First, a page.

PUNAKHA TSECHU DETAILED ITINERARY
DAY 01: ARRIVE PARO
DAY 02: PARO
DAY 03: PARO – PUNAKHA
DAY 04: PUNAKHA
DAY 05: PUNAKHA – GANGTEY/PHOBJIKHA
DAY 06: GANGTEY/PHOBJIKHA – THIMPHU
DAY 07: THIMPHU
DAY 08: THIMPHU – PARO
DAY 09: DEPART PARO
Day 1: ARRIVE PARO
The flight to Paro is one of the most spectacular mountain flights in the world, with a constantly changing panorama of some of the highest mountain peaks on earth. Our representative will meet you at Paro airport. After lunch, enjoy afternoon sightseeing around Paro, including a visit to the National Museum, Ta Dzong. This museum houses many religious relics, works of art and handicrafts offering a great peep into Bhutan’s historical and cultural past. Next, visit the Rinpung Dzong to see the painting of the great saint Milarepa, considered as the master of meditation by the Bhutanese and believed to have attained enlightenment in a lifetime. Afterward, walk to the beautiful cantilever wooden bridge still in use. Overnight at your hotel in Paro.
Day 2: PARO
After breakfast hike to Taktshang Monastery. The trail is broad and the walk that lasts approximately 1.5 to 2 hours uphill takes you high above the Paro valley. The view of Taktshang Monastery built on a sheer cliff face 900 meters above the valley floor is a spectacular sight. The great Guru Rinpoche is said to have flown here on the back of a tigress when he brought the teachings of Budhism. . to Bhutan in the 8th Century. We will stop by for lunch at a nearby tea house.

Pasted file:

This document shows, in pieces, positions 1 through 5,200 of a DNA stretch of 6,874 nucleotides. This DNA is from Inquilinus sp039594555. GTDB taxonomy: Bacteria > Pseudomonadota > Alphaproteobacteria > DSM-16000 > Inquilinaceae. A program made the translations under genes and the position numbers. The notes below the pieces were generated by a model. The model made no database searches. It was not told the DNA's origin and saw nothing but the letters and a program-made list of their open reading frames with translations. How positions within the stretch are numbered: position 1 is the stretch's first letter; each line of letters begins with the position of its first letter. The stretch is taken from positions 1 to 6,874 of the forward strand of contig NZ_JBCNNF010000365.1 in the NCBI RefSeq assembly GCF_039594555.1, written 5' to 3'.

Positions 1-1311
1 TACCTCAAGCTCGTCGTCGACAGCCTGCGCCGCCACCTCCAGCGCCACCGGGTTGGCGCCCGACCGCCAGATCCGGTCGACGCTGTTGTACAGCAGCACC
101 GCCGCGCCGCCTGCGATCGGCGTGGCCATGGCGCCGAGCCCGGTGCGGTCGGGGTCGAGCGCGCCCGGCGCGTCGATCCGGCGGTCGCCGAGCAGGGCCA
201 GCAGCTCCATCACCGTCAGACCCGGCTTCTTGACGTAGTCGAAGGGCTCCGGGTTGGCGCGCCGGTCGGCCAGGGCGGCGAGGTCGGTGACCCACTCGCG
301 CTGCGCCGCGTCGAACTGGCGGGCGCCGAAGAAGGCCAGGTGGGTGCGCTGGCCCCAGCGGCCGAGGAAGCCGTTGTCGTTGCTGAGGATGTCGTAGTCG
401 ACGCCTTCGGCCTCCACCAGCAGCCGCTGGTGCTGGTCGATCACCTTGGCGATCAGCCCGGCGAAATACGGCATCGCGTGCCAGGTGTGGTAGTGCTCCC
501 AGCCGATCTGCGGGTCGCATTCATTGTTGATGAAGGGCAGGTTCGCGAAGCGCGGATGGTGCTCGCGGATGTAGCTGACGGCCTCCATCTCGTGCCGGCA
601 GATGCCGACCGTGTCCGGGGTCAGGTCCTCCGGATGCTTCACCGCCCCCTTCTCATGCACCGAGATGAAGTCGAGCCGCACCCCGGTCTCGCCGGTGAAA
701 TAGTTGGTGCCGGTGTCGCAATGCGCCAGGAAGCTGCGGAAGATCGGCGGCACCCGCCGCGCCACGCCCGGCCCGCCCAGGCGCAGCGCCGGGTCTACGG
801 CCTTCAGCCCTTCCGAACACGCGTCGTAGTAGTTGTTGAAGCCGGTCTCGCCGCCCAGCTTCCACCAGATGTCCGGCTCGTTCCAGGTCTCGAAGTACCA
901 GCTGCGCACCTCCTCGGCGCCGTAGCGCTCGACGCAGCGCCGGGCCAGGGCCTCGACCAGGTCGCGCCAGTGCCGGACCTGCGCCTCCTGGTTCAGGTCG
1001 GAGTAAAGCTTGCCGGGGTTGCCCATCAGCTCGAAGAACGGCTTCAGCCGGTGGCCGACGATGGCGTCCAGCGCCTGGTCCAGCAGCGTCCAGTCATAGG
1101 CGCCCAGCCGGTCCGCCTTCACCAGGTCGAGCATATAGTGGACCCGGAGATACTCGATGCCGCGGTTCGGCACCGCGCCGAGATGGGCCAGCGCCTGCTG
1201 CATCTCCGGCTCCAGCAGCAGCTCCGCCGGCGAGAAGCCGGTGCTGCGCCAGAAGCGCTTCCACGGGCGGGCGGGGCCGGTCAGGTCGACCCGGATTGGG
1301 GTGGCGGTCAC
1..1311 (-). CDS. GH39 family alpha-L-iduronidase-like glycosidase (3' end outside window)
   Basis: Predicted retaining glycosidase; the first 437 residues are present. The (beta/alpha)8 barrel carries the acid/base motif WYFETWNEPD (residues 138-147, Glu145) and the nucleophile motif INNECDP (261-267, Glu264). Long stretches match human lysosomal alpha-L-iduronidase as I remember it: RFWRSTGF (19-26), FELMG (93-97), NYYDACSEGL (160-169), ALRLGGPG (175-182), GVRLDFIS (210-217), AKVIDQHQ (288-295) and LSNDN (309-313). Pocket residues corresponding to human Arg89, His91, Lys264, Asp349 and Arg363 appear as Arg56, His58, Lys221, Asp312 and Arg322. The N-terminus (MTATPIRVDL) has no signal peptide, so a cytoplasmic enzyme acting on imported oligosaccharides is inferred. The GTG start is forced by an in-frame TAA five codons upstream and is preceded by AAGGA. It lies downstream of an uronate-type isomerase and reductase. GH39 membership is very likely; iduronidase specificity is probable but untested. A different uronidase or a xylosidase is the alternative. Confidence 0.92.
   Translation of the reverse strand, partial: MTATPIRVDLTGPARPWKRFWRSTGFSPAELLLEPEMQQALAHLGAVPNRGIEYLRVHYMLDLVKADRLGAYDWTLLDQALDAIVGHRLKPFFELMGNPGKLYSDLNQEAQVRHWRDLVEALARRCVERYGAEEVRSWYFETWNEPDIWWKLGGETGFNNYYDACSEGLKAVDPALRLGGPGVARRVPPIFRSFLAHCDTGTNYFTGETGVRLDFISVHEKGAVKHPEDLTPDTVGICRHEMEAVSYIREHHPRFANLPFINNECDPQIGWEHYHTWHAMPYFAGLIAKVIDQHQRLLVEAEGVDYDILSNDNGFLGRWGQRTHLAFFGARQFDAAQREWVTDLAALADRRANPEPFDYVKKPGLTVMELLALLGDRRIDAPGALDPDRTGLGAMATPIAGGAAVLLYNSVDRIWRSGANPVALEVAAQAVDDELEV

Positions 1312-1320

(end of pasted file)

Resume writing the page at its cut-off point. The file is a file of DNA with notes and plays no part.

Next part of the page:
In the afternoon, drive to the almost fully reconstructed Drukgyal Dzong. The original monument (destroyed by fire in 1951) was built by the Zhabdrung to commemorate his victory against invading Tibetans in 1644. In fine weather, the towering peak of the sacred Mount Jomolhari (7314m) appears as a stunning backdrop. On the return drive to Paro, visit other sights in Paro valley. Overnight at your hotel in Paro.
Day 3: PARO – PUNAKHA
Drive over the Dochu-La pass (3,100 meters), which on a clear day offers an incredible view of Himalayan peaks before descending into the balmy Punakha valley (about 4 hrs total driving time). The drive through the countryside affords a glimpse of everyday life in this most remote of Himalayan kingdoms. In the Dochu-La area there are vast Rhododendron forests that grow to tree size and bloom in late April/early May covering the mountains in a riot of glorious spring colour.
Punakha was the ancient capital of Bhutan. On arrival, drive to Punakha Dzong, the “Palace of Great Happiness” to attend the festival. You will see locals dressed in their finest attire who have walked miles to partake in the festivities. They come to watch the sacred masked dances, to pray, and to feast. While the underlying purpose of the festival is spiritual, dances are more often like plays, telling stories where good triumphs over evil, or depicting significant historical events, especially surrounding the life of Bhutan’s patron saint, Padmasambhava (also known as Guru Rinpoche). There is inevitably a great deal of socialising as well.
Built in 1637 by the Zhabdrung, the ‘Unifier of Bhutan’, Punakha Dzong is situated at the confluence of the Mo Chu and Pho Chu (Male and female Rivers). It is the winter headquarter of the Je Khenpo and hundreds of monks move en masse from Thimphu to this warmer location. The three-story main temple of the Punakha Dzong is a breathtaking example of traditional Bhutanese architecture with four intricately embossed entrance pillars crafted from cypress and decorated in gold and silver. It was here in 1907 that Bhutan’s first king was crowned.
Day 4: PUNAKHA (Punakha Festival)